- Rabbi Aryeh Lebowitz
- Duration: 41 min
Taking a Taxi in Israel on Motzai Shabbos
I. The Problem.
The רמב"ם הלכות שבת פרק כט הלכה א rules that just as one is biblically obligated in the מצוה of reciting קידוש, he is also חייב מדאורייתא in the מצוה to recite הבדלה on מוצאי שבת. The שולחן ערוך אורח חיים סימן רצא סעיף א' rules that one may not engage in any מלאכה prior to reciting הבדלה. The רמ"א שם cites an opinion that this prohibition from doing מלאכה only applies to tedious and time consuming מלאכות such as writing and weaving, but not to simple acts like lighting a candle or carrying in a place that does not have an עירוב.
The Torah prohibits placing a stumbling block in front of a blind person. חז"ל interpret this פסוק to be a reference to the prohibition of aiding another Jew in sinning. When one calls a taxi on מוצאי שבת in ארץ ישראל, in all likelihood the driver will be a non-religious Jew who has not recited הבדלה. On the surface it would seem that it should be prohibited to ask the driver to drive you anywhere, as you are causing him to do a מלאכה prior to his recitation of הבדלה. Taking this one step further, the obligation to recite הבדלה may extend through Tuesday (פסחים דף קו. ורא"ש שם סימן ג'), because one who did not recite הבדלה on מוצאי שבת may still do so until Tuesday. Is it possible to suggest that one is not allowed to take a taxi in ארץ ישראל until Wednesday?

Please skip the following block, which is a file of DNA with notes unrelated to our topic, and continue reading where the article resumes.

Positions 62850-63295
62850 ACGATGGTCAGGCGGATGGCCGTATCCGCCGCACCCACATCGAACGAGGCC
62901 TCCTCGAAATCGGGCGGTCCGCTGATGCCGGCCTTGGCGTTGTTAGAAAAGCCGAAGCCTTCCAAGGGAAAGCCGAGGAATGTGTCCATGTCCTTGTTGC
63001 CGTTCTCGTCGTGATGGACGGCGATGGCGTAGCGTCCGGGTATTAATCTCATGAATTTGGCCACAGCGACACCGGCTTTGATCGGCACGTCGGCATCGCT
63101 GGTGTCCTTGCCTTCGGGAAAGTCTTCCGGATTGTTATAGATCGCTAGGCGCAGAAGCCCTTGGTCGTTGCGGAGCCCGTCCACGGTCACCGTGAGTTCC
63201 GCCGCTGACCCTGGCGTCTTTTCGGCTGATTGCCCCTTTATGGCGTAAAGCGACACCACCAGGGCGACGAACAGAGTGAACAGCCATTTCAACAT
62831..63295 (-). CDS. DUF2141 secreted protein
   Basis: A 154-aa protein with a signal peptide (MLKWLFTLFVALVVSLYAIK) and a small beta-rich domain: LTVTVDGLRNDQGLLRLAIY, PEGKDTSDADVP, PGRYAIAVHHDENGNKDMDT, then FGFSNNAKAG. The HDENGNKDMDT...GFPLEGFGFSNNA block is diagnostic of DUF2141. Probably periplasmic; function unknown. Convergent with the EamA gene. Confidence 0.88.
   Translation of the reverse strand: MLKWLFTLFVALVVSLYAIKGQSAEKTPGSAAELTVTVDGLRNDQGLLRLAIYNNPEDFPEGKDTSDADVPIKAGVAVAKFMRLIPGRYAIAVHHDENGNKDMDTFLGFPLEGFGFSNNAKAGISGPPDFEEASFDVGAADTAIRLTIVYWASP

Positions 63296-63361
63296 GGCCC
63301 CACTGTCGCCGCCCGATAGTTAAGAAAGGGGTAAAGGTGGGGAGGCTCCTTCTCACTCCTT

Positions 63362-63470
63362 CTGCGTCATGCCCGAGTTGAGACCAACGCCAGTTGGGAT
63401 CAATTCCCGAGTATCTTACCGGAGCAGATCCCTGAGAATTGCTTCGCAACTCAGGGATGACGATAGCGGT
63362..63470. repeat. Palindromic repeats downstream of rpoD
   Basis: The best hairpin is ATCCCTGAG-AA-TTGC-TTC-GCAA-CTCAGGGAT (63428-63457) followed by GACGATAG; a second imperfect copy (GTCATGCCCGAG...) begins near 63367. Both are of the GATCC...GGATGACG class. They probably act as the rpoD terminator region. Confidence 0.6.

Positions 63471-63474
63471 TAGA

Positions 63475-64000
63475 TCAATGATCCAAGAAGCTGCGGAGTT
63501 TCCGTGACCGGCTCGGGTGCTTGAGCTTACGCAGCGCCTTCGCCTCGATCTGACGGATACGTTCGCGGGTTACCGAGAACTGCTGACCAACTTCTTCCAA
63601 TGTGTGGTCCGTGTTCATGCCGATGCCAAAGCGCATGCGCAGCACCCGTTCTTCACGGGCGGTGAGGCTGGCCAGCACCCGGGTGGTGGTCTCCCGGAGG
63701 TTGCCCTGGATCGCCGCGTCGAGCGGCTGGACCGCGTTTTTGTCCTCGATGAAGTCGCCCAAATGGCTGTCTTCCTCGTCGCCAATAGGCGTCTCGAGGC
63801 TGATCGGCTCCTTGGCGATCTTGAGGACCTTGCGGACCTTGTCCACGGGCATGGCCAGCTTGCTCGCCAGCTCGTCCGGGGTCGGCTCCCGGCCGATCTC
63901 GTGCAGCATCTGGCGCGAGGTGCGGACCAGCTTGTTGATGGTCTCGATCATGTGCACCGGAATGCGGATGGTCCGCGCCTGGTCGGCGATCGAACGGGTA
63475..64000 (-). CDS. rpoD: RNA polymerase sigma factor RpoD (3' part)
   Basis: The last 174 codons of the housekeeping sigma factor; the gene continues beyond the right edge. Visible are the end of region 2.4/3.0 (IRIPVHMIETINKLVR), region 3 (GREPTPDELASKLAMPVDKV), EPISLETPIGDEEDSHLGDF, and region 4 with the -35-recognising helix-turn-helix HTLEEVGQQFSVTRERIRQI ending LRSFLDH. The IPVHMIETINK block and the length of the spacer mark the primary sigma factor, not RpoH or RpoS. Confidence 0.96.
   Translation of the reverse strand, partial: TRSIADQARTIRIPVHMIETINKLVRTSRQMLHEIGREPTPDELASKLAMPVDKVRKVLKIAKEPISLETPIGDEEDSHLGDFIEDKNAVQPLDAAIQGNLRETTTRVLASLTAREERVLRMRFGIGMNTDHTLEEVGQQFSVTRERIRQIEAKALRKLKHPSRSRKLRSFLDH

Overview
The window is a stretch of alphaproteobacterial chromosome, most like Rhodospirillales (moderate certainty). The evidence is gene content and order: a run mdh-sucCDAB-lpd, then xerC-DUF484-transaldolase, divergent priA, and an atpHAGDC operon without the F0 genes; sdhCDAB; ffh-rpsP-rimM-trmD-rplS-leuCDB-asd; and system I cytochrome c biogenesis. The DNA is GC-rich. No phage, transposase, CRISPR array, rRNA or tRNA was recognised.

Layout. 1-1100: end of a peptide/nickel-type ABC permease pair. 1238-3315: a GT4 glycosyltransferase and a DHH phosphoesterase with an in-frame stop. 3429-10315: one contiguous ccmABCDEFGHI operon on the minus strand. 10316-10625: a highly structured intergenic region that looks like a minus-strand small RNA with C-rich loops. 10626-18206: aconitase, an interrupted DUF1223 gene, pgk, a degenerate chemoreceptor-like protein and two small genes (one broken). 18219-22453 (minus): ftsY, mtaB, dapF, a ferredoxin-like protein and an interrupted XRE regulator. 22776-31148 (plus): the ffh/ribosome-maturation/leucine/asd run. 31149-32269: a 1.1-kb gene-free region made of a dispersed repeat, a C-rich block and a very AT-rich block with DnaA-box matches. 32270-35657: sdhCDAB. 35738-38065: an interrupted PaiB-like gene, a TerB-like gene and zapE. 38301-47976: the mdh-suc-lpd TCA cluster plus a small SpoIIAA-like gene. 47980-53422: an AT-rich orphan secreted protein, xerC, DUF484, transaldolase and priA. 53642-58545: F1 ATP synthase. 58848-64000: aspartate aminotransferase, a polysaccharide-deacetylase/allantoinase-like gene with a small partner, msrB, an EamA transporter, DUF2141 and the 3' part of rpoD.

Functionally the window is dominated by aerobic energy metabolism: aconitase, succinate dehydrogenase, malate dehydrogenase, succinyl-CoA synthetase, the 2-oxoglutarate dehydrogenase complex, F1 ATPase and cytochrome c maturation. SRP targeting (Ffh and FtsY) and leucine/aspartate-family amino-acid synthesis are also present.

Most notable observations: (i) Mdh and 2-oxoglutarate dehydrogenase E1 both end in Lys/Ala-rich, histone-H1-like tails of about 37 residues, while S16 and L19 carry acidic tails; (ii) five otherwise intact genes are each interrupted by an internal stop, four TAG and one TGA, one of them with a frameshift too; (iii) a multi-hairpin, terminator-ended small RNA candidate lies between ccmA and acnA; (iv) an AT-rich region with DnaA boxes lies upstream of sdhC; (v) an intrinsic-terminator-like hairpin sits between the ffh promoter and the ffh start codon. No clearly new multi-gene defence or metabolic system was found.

II. The Solutions.
A number of פוסקים have discussed this problem, and their solutions allow us a glimpse into both their own intellectual creativity as well as a deeper understanding of the underlying principle of the prohibition to perform מלאכה prior to הבדלה.